The fellowship of programs such as Alcoholics Anonymous (AA) and Narcotics Anonymous (NA) are an extremely vital part to creating a healthy lifestyle in recovery. The program is open and accepting to everyone. Any newcomers are welcome and encouraged to continue attendance. The best part about the programs are that they do not judge anyone. Some of the strongest, most genuine people are found in the rooms of AA and NA. This is for the simple fact that they decided they wanted to better their lives and themselves. I have heard stories from others that made me realize I really was not so different after all. There is a lot of wisdom and love in the rooms of these programs. I suggest finding a meeting with people that appeal to you and make it your home group. You can meet people who share the same goals and build a healthy, strong support network. Members are always there if you feel the need to reach out

Sponsorship

Finding a great sponsor is important. I suggest getting a sponsor who has a lot of clean and sober time. I think ten years or more is best. A sponsor should always be willing and able to talk to in your time of need. Take the time to find a sponsor that you connect with and relate to on all levels. Find a sponsor that shares a similar story to yours. I say this because you want someone who has already been in your shoes. This is important for when your sponsor starts to guide you through the twelve steps.

Working The Twelve Steps

The twelve steps are a wonderful guide to living. The twelve steps can even be applied by people who are not even in recovery. I do believe it is critical to take your time and work the steps thoroughly with your sponsor rather than rush through it. The twelve steps are a great way to get rid of all the baggage and let go of our dark past. It can help us reconnect and rebuild bridges with family, friends and loved ones. It allows us the chance to forgive ourselves but others as well for any wrongdoings.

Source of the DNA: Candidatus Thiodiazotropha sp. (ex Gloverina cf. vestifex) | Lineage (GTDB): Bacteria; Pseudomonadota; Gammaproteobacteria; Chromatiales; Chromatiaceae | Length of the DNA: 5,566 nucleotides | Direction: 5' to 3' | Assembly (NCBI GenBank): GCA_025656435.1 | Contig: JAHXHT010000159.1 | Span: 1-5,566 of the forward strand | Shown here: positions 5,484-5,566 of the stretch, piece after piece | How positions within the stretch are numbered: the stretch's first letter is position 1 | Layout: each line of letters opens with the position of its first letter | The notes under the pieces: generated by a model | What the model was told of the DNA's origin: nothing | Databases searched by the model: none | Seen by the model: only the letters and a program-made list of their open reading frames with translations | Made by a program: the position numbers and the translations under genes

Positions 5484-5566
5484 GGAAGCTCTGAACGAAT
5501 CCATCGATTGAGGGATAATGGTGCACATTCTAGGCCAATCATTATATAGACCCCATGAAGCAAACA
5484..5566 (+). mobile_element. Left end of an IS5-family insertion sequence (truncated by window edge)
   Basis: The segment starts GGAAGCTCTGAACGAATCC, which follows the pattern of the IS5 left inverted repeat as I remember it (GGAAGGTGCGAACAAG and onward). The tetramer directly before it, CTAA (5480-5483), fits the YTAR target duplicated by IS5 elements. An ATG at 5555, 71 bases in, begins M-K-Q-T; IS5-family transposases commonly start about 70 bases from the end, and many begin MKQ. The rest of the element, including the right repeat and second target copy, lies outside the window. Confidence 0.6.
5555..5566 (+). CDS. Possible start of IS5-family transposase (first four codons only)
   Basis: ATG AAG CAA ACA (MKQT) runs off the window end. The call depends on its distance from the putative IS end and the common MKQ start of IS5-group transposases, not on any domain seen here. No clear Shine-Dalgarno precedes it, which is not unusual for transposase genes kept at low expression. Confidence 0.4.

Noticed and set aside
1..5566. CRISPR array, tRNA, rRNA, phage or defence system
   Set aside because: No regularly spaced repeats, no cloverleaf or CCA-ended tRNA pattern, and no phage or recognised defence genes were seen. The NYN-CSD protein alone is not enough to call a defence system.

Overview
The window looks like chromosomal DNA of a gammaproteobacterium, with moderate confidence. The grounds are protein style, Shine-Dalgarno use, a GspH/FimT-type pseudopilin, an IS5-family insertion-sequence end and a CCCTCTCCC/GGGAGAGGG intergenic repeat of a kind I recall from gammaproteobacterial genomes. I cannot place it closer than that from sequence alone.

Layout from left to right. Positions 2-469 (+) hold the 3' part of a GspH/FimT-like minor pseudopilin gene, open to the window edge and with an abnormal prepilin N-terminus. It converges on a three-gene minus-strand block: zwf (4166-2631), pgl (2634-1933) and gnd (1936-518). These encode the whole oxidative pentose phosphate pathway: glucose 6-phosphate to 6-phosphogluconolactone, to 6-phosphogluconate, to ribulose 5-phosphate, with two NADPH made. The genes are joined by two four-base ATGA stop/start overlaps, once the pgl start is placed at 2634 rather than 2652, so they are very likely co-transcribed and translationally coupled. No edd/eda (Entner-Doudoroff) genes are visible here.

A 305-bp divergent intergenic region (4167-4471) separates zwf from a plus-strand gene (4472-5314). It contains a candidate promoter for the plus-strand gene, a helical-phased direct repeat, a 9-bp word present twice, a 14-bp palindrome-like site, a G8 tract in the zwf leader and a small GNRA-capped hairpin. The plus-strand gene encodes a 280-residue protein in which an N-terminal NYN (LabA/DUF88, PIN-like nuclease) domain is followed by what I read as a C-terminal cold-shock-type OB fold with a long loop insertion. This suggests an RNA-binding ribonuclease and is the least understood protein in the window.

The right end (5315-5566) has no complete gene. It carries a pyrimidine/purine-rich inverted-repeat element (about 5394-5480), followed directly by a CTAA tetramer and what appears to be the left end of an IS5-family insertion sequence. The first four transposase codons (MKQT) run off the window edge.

Avoid Triggers & Toxic People

Avoiding triggers is a lot easier said than done as they can be anywhere for people in recovery. Walking past the wine and beer section or driving through an area you associate with getting high are two examples. Triggers can come in the form of anything depending on the person. Common examples of this are a song playing on the radio or old pictures. A simple object could trigger a traumatic memory or experience in our past. Triggers cannot be completely avoided but they can be reduced. I am a big believer in cutting out everyone that is toxic to your sobriety. This can include drug dealers, close or distant family members, friends, ex-lovers and anyone associated to them. Lose contact with anyone who can be harmful to your physical, mental or emotional wellness. With the popular rise of social media, block and cut out both people and content that could be triggers. 

Seek Therapy & Medication

A lot of people who struggle with substance misuse also struggle with mental health issues. These are known as dual-diagnosis or co-occurring disorders. I recommend seeking a therapist for mental and emotional support. Being able to speak to a professional about any problems or issues can never hurt especially in recovery. You can also talk to your therapist about anything you would not feel comfortable talking to anyone else about. I would consider medications for any kind of mental health issues you may be struggling with. Finding the right medication can make a difference in stabilizing your mood. Make sure you get a medication that is non-addictive, safe and cannot be misused. 

Guest post by Kevin Repass

Kevin is a recovering drug addict and alcoholic. He is a writer for a south Florida-based company dedicated to providing resources and information to all those struggling with drug and alcohol addiction.